Curator’s Advent. Day 12. Show and tell

Show and tell interactive in the Unwrapping the Past gallery on ancient civilisations at the Royal Cornwall Museum

Show and tell interactive in the Unwrapping the Past gallery on ancient civilisations at the Royal Cornwall Museum

Show and tell is my most favourite activity as a curator. I don’t get to do it nearly as often as I should like. It’s quite simple. Choose a theme or subject, get some great stuff out from your stores – or even out of a showcase – and show your visitors. If you are feeling brave, tell them how to handle the thing safely and let someone else get their mitts on your hallowed treasure. It’s the best feeling all round.

Curator’s Advent. Day 4. Entry form

Wheel, East Pool Mine, National Trust. Not sure what this object's mission is and it probably doesn't have an entry form.

Wheel, East Pool Mine, National Trust. Not sure what this object’s mission is and it probably doesn’t have an entry form.

The birth certificate of the museum object, its proof of purchase. The entry form marks the start of an artefact’s rite of passage from prop, trinket or reject to sacred relic on a mission.

Curator’s Advent. Day 1. Please do not touch

Curator’s Advent is a little idea I’ve been toying around with to explore some of my beliefs and values as a curator and playfully challenge some myths about what ‘curator-types’ are like. Every day in the run up to Christmas I’ll be playing around with curatorship in a series of mini posts and pics. You may not necessarily know whether I am being serious.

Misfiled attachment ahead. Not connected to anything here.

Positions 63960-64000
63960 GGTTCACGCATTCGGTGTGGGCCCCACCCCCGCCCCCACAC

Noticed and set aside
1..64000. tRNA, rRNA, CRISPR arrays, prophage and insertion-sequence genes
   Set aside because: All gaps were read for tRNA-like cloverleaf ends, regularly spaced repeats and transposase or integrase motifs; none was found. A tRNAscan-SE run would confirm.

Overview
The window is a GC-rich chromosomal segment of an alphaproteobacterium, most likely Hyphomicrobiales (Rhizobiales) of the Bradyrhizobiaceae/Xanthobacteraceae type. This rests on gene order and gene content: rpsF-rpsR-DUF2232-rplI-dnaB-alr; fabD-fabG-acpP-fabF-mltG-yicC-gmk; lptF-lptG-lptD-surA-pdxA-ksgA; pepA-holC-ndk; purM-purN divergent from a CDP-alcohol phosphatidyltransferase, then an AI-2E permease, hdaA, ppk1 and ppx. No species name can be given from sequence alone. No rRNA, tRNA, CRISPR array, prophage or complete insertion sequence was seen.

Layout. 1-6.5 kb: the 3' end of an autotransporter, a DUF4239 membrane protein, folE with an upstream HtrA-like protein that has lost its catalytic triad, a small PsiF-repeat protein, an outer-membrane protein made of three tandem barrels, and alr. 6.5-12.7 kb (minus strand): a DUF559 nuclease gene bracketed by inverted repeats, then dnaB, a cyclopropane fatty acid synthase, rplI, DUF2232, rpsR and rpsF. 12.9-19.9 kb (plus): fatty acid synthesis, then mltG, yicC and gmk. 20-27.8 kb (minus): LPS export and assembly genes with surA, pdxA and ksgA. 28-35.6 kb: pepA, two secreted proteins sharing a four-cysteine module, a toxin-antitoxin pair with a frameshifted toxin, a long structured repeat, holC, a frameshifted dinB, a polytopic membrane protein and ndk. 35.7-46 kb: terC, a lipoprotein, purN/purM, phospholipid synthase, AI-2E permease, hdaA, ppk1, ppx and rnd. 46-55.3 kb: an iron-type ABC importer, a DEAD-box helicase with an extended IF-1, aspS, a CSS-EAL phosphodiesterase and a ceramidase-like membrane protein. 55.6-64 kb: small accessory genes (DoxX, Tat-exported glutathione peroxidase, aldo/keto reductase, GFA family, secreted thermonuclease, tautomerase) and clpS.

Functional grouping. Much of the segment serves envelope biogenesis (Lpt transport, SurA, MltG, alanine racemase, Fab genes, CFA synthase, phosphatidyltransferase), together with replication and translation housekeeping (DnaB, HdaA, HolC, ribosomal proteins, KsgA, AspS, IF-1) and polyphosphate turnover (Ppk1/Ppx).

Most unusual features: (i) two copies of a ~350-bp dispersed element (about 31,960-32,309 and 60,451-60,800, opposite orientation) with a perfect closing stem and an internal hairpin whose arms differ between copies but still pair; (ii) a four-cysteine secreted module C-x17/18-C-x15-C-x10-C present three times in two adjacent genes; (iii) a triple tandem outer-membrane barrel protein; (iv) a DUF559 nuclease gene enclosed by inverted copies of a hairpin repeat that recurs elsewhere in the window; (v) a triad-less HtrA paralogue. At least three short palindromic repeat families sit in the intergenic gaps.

In this scene I examine a finger ring, reusing a late Roman agate seal, from southern Italy, late 7th century in the Museo Nazionale Archeologico di Napoli. In the next scene, the custodian of the stores tried it on and asked if it suited her (not pictured).

In this scene I examine a finger ring, reusing a late Roman agate seal, from southern Italy, late 7th century in the Museo Nazionale Archeologico di Napoli. In the next scene, the custodian of the stores tried it on and asked if it suited her (not pictured).

Day 1. Please do not touch

Everyone knows curators are born with a special ability to handle museum objects. When you are ordained to be a curator you will receive a signal that you are a chosen one. Begloved, the curator lifts her precious treasure ve-ery slowly from the acid-free paper draped altar. Stay a safe distance away for any disturbance of the air between the beholder and the beheld may cause a small part of the object to die. When an artefact travels through the corridors of time and straight into a museum the curator has nourished it upon the elixir of eternal life with a monastic devotion. Anything less and you might just think you’re in an old junk or pawn shop. And that won’t do.